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N2 - Introduction: A circadian rhythm of blood glucose values has been recently reported in critically ill patients, but there are no reports of how this rhythm is altered by a continuous intensive insulin infusion therapy protocol (IIT). We wished to examine the effect of IIT on this rhythm as well as to describe the use of the quality duration calculator (QDC) for the evaluation of glycemic control before and after IIT. Methods: This was a retrospective multihospital observational study that took place in the medical and surgical intensive care units (ICUs) of 2 tertiary care hospitals. Cohorts of consecutively admitted critically ill patients from 2-year periods before and after institution of an IIT protocol were examined. Laboratory, demographic, and outcome data were extracted from hospital databases. Results: We studied 167,645 blood glucose measurements from 8,327 patients. We observed a circadian rhythm of blood glucose control in the pre-IIT cohort that was greatly attenuated in the post-IIT cohort. The difference between the morning and the average daily blood glucose in the pre-IIT cohort was 3.53 mg/dL (P <.001), and the difference between these values in the post-IIT cohort was 1.10 mg/dL (P =.031). In addition, the circadian nature of hyperglycemia incidence observed in the pre-IIT cohort was not seen in the post-IIT cohort. The amount of time spent in goal glycemic range increased from 23.69% (95% CI 23.01-24.38) in the pre-IIT cohort to 29.67% (95% CI 29.04-30.31) in the post-IIT cohort as estimated by the QDC. The amount of time spent in the hyperglycemic decreased from 20.17% (95% CI 19.33-20.99) in the pre-IIT cohort to 14.80% (95% CI 14.15-15.39) in the post-IIT cohort. Conclusions: The circadian rhythm of blood glucose control confirmed in our pre-IIT cohort was lost after institution of IIT. The morning blood glucose value appears to be a reasonable surrogate of overall glycemic control in a critically ill population on IIT, although this may vary based on the degree of control achieved. The QDC method is useful for analyzing glycemic control in patients on IIT.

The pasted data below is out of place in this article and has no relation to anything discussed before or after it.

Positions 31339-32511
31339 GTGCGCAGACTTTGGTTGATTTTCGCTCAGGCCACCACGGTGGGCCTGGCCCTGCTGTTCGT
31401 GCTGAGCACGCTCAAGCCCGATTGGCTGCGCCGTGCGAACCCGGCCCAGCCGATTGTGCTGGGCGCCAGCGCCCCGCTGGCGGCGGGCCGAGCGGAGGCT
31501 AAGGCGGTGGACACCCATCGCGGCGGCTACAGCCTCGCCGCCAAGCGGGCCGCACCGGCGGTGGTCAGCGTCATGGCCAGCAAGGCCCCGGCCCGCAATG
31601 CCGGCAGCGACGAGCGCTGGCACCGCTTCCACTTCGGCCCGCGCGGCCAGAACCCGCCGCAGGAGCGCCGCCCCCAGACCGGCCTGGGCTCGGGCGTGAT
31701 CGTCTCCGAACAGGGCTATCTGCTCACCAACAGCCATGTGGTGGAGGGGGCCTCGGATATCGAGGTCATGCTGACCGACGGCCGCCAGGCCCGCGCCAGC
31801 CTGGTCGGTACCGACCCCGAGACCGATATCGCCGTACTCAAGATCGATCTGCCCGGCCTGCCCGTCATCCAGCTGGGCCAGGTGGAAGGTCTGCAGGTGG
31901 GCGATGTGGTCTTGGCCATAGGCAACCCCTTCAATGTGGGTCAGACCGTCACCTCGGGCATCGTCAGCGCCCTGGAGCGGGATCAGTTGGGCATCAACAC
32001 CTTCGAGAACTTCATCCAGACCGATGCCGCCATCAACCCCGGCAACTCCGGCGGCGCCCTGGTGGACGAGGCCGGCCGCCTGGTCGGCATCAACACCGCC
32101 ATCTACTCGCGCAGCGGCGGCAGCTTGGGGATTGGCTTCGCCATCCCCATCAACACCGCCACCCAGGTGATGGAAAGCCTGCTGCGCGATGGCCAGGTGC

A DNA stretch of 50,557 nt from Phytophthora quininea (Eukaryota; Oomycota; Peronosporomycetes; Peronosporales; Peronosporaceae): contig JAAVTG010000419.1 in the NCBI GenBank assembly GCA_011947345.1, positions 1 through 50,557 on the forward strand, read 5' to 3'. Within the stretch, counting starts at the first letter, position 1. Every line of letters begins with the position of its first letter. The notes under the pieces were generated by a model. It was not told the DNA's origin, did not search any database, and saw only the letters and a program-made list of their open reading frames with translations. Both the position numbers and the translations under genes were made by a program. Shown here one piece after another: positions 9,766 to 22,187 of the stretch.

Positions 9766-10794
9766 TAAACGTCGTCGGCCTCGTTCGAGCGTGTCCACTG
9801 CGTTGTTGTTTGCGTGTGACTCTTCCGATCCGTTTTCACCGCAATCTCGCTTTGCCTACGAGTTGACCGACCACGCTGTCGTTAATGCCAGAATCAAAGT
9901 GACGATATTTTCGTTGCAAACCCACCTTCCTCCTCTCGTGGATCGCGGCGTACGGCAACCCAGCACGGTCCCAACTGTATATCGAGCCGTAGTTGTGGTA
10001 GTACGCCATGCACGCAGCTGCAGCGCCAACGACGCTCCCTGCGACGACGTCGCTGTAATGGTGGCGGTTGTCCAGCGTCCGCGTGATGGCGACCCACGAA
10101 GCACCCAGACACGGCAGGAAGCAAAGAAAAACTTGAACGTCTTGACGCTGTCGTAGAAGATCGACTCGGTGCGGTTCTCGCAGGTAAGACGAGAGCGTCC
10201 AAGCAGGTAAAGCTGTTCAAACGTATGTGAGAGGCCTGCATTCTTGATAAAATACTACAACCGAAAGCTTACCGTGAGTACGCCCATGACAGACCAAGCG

AB - Introduction: A circadian rhythm of blood glucose values has been recently reported in critically ill patients, but there are no reports of how this rhythm is altered by a continuous intensive insulin infusion therapy protocol (IIT). We wished to examine the effect of IIT on this rhythm as well as to describe the use of the quality duration calculator (QDC) for the evaluation of glycemic control before and after IIT. Methods: This was a retrospective multihospital observational study that took place in the medical and surgical intensive care units (ICUs) of 2 tertiary care hospitals. Cohorts of consecutively admitted critically ill patients from 2-year periods before and after institution of an IIT protocol were examined. Laboratory, demographic, and outcome data were extracted from hospital databases. Results: We studied 167,645 blood glucose measurements from 8,327 patients. We observed a circadian rhythm of blood glucose control in the pre-IIT cohort that was greatly attenuated in the post-IIT cohort. The difference between the morning and the average daily blood glucose in the pre-IIT cohort was 3.53 mg/dL (P <.001), and the difference between these values in the post-IIT cohort was 1.10 mg/dL (P =.031). In addition, the circadian nature of hyperglycemia incidence observed in the pre-IIT cohort was not seen in the post-IIT cohort. The amount of time spent in goal glycemic range increased from 23.69% (95% CI 23.01-24.38) in the pre-IIT cohort to 29.67% (95% CI 29.04-30.31) in the post-IIT cohort as estimated by the QDC. The amount of time spent in the hyperglycemic decreased from 20.17% (95% CI 19.33-20.99) in the pre-IIT cohort to 14.80% (95% CI 14.15-15.39) in the post-IIT cohort. Conclusions: The circadian rhythm of blood glucose control confirmed in our pre-IIT cohort was lost after institution of IIT. The morning blood glucose value appears to be a reasonable surrogate of overall glycemic control in a critically ill population on IIT, although this may vary based on the degree of control achieved. The QDC method is useful for analyzing glycemic control in patients on IIT.